Fostering links

Many looked-after children have mental health
problems that make life highly challenging for foster carers. In
Lincolnshire a service has been set up to ensure that carers never
feel isolated. Graham Hopkins reports.

As many as one in five children suffer from
mental health problems. Links between this emerging and credible
statistic with juvenile crime, alcohol and drug misuse, self-harm
and eating disorders are not to difficult to make. Thus in recent
years we have seen the rise of child and adolescent mental health
services (CAMHS).

1999 Audit Commission briefing paper Children in Mind
published a survey of children with mental health problems of whom
9 per cent were looked after by local authorities – compared with
0.5 per cent in the general population.

was expected that we would contribute to the mental health of
looked-after children and we targeted those in children’s homes,”
says Katie Prince, CAMHS development manager for Lincolnshire. “But
they are only a very small proportion of looked-after children. The
majority are in foster care – hence the progression to setting up a
similar scheme for foster carers.”

April 2000, Lincolnshire appointed John Neary and Zoe Powley – both
with nursing backgrounds and new to social services – as specialist
community mental health workers. “We had an invaluable two-month
induction, involving placements with CAMHS colleagues and other key
players, planning the launch of the scheme,” says Neary. “We had a
pilot involving 40 carers – identified by family placement

Interestingly, their brief was to
work directly with the county’s 290 foster carers. “This linked in
with the need to provide stability in placements, preventing
disruption and also about doing something positive for foster
carers,” says Leila Barron, fostering and adoption development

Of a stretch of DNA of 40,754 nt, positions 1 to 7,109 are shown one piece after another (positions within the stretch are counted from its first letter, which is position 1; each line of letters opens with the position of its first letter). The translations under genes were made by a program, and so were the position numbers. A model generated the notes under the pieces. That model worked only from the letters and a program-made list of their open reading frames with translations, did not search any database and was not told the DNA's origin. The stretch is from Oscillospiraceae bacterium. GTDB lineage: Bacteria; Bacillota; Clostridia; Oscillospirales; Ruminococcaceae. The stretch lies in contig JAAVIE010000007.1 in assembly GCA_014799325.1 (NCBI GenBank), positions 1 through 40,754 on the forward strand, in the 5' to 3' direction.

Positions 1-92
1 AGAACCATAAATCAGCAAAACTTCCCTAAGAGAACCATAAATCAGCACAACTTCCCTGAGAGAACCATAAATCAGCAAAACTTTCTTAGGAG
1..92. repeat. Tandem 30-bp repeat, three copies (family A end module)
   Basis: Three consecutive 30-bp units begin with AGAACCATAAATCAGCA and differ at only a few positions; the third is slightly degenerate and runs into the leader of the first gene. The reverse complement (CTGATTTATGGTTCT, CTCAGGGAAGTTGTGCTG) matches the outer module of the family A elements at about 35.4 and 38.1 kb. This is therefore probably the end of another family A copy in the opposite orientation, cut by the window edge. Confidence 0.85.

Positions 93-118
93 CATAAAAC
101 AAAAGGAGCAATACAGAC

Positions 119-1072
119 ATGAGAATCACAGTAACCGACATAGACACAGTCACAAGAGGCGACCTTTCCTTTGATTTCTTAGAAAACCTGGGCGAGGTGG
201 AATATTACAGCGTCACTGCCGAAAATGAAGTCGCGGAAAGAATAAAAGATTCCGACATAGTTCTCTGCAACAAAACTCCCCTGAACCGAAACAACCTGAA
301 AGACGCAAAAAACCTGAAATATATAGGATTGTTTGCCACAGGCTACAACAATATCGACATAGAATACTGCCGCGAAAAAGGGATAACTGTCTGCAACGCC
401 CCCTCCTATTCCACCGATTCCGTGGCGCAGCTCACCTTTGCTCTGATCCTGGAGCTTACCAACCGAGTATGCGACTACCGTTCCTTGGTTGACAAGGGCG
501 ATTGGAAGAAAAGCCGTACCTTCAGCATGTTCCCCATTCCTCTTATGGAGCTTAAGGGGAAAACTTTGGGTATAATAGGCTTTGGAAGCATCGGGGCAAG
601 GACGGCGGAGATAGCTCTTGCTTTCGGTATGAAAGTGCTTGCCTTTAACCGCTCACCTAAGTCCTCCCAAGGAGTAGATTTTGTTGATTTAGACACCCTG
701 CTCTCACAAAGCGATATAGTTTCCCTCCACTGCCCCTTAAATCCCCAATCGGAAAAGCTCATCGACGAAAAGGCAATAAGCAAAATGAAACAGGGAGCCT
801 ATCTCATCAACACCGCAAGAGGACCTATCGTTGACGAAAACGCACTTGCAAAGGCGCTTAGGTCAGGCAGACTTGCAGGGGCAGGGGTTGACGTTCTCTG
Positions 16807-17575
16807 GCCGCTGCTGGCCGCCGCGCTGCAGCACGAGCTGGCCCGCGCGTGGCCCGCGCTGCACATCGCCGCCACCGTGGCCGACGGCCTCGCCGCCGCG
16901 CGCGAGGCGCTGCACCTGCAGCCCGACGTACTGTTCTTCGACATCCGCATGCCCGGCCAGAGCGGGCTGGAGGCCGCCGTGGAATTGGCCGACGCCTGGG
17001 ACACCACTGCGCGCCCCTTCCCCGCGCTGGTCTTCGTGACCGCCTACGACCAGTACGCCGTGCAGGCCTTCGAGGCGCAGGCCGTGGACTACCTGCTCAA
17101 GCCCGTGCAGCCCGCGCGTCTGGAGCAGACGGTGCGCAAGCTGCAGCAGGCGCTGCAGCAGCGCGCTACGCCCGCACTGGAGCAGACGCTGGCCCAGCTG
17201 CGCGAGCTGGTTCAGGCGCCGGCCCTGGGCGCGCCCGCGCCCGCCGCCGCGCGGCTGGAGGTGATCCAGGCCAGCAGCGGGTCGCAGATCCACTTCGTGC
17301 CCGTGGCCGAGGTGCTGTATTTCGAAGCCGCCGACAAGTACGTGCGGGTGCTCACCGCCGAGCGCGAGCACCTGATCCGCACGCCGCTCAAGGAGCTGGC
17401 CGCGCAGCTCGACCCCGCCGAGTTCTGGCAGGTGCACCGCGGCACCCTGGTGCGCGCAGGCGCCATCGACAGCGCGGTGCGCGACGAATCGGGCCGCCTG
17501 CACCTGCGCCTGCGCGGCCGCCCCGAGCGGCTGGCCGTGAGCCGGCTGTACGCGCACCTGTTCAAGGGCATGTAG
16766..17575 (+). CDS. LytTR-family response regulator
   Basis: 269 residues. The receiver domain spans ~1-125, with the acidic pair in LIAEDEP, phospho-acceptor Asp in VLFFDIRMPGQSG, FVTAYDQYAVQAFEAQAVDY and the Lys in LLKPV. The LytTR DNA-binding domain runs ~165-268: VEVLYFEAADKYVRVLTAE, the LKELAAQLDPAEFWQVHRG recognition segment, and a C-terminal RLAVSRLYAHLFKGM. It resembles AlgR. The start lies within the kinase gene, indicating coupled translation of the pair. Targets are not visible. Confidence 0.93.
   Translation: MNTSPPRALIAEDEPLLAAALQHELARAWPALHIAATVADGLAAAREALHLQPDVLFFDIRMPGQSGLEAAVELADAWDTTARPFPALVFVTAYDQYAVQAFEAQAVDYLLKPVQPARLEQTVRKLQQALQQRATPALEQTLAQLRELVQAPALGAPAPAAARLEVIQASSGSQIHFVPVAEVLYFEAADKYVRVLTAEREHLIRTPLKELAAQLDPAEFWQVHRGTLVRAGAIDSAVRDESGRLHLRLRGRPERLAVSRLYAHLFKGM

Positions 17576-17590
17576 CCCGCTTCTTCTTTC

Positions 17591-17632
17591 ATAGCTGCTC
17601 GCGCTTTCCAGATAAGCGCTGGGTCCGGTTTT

manager. “That’s why the focus was on them as the adults and not on
the children.”

team realised that there would be a problem using words such as
“mental health” or “mental illness”. Barron adds: “So, we say it’s
‘behavioural problems’ that you have to deal with as foster carers
and here are two friendly people that you can have a chat

chat is what they do. The sheer size of the county means that
visits are made sparingly and reliance is placed on the telephone.
A weekly designated time (Thursdays between 9.30am and 12.30pm) is
set aside for open calls for advice, guidance and

“It is
immensely beneficial,” says Sue Heathershaw, who’s been a foster
carer in Lincolnshire for four-and-a-half years. “It’s great that
you can get reassurance that you’ve managed a situation well – and
can talk through things. And sometimes while I’m talking, I begin
to think aloud and start seeing solutions myself.

four years we’ve been managing these behaviours,” she says, “and we
didn’t know what they were. We never had any knowledge of mental
health issues before – never really thought about it. John came
along and talked through things with me – it just started to make
sense,” she says.

“Sometimes, just being able to
tell a foster carer that they’ve done something right is all they
need,” agrees Powley. “We give them a chance to think out loud and
explore ideas together – two heads are better than one.”

foster carers are not alone in benefiting from the scheme. “It’s
also a service for us,” adds Annie Pepper, family placement
officer. “Often I would talk to John about children and situations
to decide if it’s worth intervening.”

seems little time for resting on any laurels. Powley and Neary plan
to increase their training role and produce more information for
carers. But, most interesting of all, given that a high number of
carers have access to the internet, is the plan to offer advice
through webcams. Or should that be web-camhs? Here’s looking at


Scheme: Support scheme to help foster carers
understand the mental health needs of children.

Location: Lincolnshire.

Staffing: Two specialist community mental
health workers.

Clients: Foster carers.

Inspiration: A development from a similar
scheme for young people in children’s homes.

cost: £56,000 plus about £500
printing costs for leaflets.


– For more information call John Neary on
01529 488053

– A leaflet and card advertising the scheme
and a social services staff information sheet are available free of


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